SUNNYVALE, Calif. (AP) — The U.S. Navy on Tuesday became the first branch of the U.S. military — the world's single-largest user of fossil fuels — to say it will start requiring big vendors to report their output of climate-changing greenhouse gases and work to lower it.
"We've got skin in this game," Navy Secretary Ray Mabus told a Silicon Valley conference on tech, government and climate change, noting that the Navy is facing rising ocean levels and a surge of interest as ice melts in the Arctic.
The U.S. military has characterized climate change as a threat to national security since at least 2014, saying drought and other natural disasters can foster instability, conflict and extremism.
The move seeks to leverage the Navy's $170 billion budget to encourage contractors to cut their overall output of climate-changing carbon.
The policy announced by Mabus did not immediately commit the Navy to cutting off companies with high emissions Companies and governments typically use such emissions reports as a factor in choosing suppliers.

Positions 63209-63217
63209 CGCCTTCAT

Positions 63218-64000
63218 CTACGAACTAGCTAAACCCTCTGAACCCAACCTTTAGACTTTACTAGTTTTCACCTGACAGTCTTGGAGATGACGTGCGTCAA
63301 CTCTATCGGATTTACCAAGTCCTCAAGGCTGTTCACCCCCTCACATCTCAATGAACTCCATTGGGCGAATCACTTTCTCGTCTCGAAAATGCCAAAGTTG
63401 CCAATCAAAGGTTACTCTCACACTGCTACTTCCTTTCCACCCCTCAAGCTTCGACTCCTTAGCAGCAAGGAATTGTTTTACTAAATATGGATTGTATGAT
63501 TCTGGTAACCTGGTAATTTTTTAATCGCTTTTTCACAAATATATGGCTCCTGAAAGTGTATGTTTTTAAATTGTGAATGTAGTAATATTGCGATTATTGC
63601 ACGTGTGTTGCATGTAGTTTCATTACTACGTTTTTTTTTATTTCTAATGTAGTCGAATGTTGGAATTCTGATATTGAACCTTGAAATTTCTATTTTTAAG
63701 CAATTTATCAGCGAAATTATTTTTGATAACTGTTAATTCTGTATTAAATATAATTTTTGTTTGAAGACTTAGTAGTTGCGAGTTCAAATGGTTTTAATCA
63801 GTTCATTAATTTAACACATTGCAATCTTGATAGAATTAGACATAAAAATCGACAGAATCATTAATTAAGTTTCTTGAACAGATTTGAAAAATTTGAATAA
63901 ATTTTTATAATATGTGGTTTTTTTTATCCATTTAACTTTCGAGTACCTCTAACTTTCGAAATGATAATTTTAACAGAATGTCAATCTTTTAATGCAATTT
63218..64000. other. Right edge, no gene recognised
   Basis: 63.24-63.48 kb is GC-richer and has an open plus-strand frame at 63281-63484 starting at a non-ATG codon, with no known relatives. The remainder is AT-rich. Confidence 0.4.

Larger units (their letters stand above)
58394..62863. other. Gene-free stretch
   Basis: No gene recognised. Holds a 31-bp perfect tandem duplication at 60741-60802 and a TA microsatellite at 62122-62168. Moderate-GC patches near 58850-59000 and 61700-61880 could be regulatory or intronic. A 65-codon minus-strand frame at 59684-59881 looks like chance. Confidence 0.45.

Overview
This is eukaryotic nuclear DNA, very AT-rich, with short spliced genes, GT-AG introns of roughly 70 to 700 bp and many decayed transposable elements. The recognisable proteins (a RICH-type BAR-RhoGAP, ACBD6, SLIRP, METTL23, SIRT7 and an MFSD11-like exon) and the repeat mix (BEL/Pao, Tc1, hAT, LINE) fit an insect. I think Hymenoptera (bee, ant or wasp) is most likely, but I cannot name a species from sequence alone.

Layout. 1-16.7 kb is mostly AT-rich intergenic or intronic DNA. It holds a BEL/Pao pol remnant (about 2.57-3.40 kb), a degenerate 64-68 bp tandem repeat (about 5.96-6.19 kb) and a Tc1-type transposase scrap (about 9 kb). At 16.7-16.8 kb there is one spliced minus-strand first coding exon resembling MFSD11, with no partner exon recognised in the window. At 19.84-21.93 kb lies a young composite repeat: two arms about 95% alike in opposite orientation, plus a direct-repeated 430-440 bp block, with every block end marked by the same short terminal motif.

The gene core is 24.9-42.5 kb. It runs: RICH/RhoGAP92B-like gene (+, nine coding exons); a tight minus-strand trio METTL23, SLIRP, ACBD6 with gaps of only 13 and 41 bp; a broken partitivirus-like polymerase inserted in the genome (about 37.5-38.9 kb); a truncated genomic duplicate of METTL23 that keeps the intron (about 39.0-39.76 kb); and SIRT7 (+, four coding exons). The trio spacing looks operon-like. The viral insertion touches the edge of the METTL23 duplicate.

The Navy is following the lead of the General Services Administration, which last year became the first federal agency to require its vendors to report carbon emission and set lower targets.
The U.S. military is also broadening its use of solar and other renewable energy, seeking to lessen its dependence on supply chains and on oil, a commodity vulnerable to global tensions.
The Navy is responsible for about one-third of the Pentagon's use of fossil fuel, Mabus said, speaking to the emissions-focused meeting of leaders of Google, Apple and other tech and financial firms.
He cited Navy moves toward cleaner energy, including solar-power-generating blankets that help Navy SEALs stay out in the field with less conventional fuel and greater use of renewable energy at Navy facilities.